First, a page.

How can we conserve a habitat?
Conserving different underwater
Lots of the underwater habitats
which animals rely on are very
fragile. Some of man’s activities
could damage these habitats and
the animals in them.
Photo credit Carlos Paes
Conserving different underwater
You can help by always treating
animals with respect, disposing of
your rubbish properly and trying to
eat fish which are fished
Conserving different underwater
SEA LIFE helps to educate
people about the importance
of protecting underwater
animals and their fragile
Conservation facts
100 million sharks are killed by humans every year!
The biggest threat to Leatherback Turtles is plastic bags in
the ocean; they mistake them for jellyfish and eat them.
Over 20 million seahorses are killed for use in Chinese
medicine each year.
Over 25% of the world’s marine life live on or around coral
reefs. Coral reefs are one of the most endangered habitats
in the world.
Conservation news
The polar ice caps are an
example of one environment
which is being damaged by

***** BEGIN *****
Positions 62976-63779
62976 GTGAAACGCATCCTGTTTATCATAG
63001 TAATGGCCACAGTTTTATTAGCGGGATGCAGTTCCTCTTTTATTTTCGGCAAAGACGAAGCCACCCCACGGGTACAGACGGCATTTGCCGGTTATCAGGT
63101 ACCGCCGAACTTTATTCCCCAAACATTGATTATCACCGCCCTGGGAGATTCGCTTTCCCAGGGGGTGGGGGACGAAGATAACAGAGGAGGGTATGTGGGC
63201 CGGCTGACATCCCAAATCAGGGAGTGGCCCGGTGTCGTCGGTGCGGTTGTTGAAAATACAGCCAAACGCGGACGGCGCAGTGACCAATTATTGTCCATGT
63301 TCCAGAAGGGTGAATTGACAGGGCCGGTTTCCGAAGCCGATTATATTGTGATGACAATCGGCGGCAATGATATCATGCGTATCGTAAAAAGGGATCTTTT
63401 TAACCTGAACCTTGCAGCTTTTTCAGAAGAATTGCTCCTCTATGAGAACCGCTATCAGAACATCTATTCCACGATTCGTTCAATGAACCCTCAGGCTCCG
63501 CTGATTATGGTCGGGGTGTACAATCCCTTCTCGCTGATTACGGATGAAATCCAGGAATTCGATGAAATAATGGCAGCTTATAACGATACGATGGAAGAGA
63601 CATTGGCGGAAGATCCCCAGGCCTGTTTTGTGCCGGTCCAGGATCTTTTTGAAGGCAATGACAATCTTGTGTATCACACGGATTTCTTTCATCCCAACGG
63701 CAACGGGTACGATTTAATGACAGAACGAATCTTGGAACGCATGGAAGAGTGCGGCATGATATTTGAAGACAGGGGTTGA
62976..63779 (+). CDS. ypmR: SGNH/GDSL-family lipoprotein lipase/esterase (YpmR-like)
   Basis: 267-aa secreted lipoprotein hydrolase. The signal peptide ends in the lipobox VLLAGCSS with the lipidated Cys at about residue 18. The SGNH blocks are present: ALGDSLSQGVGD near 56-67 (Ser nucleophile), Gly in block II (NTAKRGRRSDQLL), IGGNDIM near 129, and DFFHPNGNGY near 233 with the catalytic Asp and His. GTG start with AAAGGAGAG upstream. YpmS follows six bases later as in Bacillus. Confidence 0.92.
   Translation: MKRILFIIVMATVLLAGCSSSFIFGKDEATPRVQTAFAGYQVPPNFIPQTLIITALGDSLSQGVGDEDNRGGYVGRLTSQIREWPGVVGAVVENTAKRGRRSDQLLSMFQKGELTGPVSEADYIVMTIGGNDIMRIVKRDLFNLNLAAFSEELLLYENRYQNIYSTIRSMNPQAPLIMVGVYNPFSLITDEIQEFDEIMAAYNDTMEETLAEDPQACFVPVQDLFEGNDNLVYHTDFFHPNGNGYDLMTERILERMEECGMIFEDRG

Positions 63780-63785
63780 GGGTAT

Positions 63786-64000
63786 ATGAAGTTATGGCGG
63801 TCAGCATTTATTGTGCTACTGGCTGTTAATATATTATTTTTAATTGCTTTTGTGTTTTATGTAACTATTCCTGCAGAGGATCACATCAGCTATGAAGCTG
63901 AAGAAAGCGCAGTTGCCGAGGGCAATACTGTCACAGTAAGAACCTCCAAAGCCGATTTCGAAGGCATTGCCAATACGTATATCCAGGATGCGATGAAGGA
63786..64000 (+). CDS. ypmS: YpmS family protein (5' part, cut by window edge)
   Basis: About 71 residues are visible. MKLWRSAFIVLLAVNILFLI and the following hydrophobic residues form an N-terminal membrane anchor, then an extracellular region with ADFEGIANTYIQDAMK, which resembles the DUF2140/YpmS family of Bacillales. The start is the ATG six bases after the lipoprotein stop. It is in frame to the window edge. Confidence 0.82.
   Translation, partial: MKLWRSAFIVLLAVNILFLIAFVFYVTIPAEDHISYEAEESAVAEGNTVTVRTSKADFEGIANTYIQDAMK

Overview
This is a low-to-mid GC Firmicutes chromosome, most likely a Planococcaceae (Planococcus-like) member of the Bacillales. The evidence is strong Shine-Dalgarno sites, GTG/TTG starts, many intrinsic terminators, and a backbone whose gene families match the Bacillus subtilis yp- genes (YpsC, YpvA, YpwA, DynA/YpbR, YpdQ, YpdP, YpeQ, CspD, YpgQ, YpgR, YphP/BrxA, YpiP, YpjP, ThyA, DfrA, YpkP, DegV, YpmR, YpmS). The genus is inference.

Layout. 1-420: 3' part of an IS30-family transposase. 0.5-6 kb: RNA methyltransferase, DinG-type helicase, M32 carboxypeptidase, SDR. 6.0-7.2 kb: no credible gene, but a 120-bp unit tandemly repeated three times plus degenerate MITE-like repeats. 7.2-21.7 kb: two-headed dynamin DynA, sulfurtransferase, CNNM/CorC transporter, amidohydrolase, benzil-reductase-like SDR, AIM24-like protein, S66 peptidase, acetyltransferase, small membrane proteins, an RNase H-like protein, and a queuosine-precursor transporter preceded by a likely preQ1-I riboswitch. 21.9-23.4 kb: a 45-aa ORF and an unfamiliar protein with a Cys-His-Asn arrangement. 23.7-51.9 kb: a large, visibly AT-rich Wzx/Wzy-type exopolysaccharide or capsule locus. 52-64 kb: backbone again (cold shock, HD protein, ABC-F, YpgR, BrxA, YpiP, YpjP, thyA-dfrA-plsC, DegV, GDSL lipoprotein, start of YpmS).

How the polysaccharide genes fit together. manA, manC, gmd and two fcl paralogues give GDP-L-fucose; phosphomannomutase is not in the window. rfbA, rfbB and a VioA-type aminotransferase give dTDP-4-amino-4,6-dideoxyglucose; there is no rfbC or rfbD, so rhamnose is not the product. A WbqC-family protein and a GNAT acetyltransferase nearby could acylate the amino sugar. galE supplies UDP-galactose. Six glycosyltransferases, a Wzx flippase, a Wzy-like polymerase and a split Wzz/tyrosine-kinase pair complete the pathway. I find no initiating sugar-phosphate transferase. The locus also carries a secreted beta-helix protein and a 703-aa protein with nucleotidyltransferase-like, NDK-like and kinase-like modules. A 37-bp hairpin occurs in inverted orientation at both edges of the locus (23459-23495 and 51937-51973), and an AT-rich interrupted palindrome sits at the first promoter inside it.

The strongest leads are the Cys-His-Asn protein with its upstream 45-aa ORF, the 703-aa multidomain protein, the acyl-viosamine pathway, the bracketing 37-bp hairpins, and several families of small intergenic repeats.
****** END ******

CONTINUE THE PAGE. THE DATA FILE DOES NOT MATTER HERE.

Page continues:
Humans use lots of fossil
fuels which helps contribute
to global warming.
As the planet becomes
warmer the ice at the North
and South Pole is beginning
to melt.
Photo credit Jan Will
Conservation news
As the polar ice caps melt, life
becomes more difficult for animals
living in the coldest places on earth.
Seals and penguins live on these
sheets of ice whilst giving birth to
their babies. If they continue to
shrink then they will be left with less
choice about where to give birth.
Less space to give birth also means
that seals are at more risk from
predators like polar bears.
Photo credit Jos Browning
Conservation news
You can help make a difference
and save the ice caps though.
Make sure you switch off any lights
or electrical appliances when you
aren’t using them.
If you are going on a short journey
try to walk or use your bike instead
of getting your parents to drive you.
Finally try to make sure that you
recycle rubbish and try not to waste
things like paper whenever
Photo credit Ariel da Silva Parreira